Being motivated to exercise and make positive food choices is crucial to living a healthy lifestyle. But how do you find the motivation?
Positive Attitude Means Positive Results
It can be tough to find motivation to exercise, especially when first starting your health journey. You know those people you see on exercise infomercials who are just unbelievably jazzed about doing some insane exercise routine? And you’re sitting on your couch watching them and thinking, “Seriously?! If I did that right now I’d keel over . . . there’s got to be a better way for me to start exercising.” I totally get it because I’ve been that girl on the couch without any motivation or direction.
A very valuable lesson I’ve learned is to look at that situation from a different mindset. Instead of looking at that program from a defeatists point of view put a positive spin on it. Maybe think of it like this: “I’m going to set a goal to take a High Intensity Interval Training class just like that one because I know I can achieve that.” I found that line of thinking makes you more likely to research how to reach that fitness goal whether through group classes at a gym or personal training sessions or whatever safe method works for you.
Remember starting small is actually really smart. Setting mini goals on your journey to achieve the ultimate goal will help you to stay in that positive headspace. I can tell you from personal experience that achieving the smaller goals is what kept me going (especially on days I didn’t want to get moving). Everyone starts at different levels so talk to a fitness professional to see what intensity level is going to start you on a path to success.
Intrinsic vs. Extrinsic: what motivates you?
There are a couple of ways to classify what motivates you to participate in exercise. If you’re extrinsically motivated that means you’re exercising because of an external goal. You may be hoping to lose weight, participate in an athletic event etc. When you experience intrinsic motivation you’re exercising for the enjoyment of the experience.
When I first started I was extrinsically motivated to lose weight and regain my health. But I found that was a bit of an emotional rollercoaster because a lot of my exercise was driven by fear. I was afraid of exercise not helping to combat my illness, gaining more weight, developing Type II Diabetes (I was on the brink); the list could honestly go on. These anxieties took the fun out of being active so I felt under pressure to always have a stellar session or guilty if I worked late and didn’t get to the gym.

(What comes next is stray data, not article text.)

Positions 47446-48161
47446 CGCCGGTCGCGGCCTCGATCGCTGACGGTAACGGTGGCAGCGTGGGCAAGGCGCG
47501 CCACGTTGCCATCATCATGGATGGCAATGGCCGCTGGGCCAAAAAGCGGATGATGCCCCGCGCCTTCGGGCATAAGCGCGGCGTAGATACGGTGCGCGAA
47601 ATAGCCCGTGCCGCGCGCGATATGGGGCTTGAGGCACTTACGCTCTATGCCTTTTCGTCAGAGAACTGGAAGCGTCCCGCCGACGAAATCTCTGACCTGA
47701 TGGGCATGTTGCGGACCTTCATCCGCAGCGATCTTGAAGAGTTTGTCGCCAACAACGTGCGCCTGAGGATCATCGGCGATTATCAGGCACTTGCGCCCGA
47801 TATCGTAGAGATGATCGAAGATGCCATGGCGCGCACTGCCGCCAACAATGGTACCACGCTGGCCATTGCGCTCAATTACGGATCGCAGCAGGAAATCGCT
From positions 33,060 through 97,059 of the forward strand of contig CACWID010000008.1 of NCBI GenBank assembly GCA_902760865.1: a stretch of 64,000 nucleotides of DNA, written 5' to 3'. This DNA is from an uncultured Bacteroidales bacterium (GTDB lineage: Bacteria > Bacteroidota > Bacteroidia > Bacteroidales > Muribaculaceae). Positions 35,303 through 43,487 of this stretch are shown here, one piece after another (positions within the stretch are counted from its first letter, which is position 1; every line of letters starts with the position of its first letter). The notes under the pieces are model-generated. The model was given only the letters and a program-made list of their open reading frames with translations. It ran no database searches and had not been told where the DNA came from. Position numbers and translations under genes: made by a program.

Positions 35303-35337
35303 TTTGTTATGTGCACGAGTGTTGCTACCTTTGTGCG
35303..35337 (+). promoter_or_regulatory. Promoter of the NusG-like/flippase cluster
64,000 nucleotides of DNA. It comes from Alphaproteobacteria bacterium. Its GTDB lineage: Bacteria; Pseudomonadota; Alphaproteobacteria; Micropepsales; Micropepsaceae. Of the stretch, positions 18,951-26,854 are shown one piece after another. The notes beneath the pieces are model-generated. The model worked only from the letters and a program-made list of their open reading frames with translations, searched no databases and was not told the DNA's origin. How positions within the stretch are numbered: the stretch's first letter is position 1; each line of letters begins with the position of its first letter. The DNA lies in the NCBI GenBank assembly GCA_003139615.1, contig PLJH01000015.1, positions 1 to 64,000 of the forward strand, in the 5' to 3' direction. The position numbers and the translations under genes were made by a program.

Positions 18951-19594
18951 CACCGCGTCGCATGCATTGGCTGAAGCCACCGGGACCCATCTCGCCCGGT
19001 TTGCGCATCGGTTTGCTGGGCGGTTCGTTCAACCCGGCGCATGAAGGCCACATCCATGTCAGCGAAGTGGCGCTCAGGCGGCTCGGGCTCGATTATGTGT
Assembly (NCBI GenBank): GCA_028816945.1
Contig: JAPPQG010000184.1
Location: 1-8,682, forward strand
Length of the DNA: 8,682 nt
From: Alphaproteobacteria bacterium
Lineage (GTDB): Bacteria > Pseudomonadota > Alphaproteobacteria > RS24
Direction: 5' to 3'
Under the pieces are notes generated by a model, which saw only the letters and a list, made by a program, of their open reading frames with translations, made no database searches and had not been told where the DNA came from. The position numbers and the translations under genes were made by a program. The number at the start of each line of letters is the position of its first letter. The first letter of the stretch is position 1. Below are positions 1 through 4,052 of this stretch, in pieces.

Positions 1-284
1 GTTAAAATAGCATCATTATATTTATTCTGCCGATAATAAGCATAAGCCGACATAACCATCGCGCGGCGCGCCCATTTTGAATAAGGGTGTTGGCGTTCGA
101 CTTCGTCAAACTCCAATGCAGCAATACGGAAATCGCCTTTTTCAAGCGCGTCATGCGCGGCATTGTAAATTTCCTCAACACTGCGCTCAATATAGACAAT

It’s really easy to fall into this trap so cut yourself some slack, being as active as you can is better than sitting on the couch. It wasn’t until I found the activities I really enjoyed participating in that I noticed a shift in my motivation. I looked forward to going so I didn’t have to drag my butt to the gym. This helped me to stick to a consistent routine so now I actually need exercise in my life. It’s not anxiety or guilt tugging at me, my body just really needs to get up and move.
But even with all the positive self-motivation you can muster sometimes relapsing back into inactivity can happen. Don’t get discouraged; life happens just get up and try again. One of the best ways to keep from relapsing though is to have the support of your friends and family.
Group classes or activities are a great way to hold yourself accountable for your health. You have people right beside you to support you through the exercise and you can even make plans to be workout partners during the program. I’m personally working on taking more group classes to make sure I don’t get bored with my own routine.
I was too nervous to attend a group setting in the beginning so I just decided to work with one of my closest friends. We didn’t live in the same area so we couldn’t work out together but instead we would exchange workouts, talk about our goals, and what issues we were encountering. This helped me because when I had a tough session my friend was there to keep me going. So if you have someone who has the same interest in health (whether near or far) ask them to get on board with your health progress!
I was very lucky to have such supportive friends and family. I actually sat down with those closest to me and explained that getting healthy was crucial to my happiness. I told them how important it was to have their support as I tried new activities or for them to be flexible with the restaurants we went to so I could have healthy meals. The biggest thing is to speak up. Once those who love you know how important this is to you, you might be surprised how quickly they’ll help out.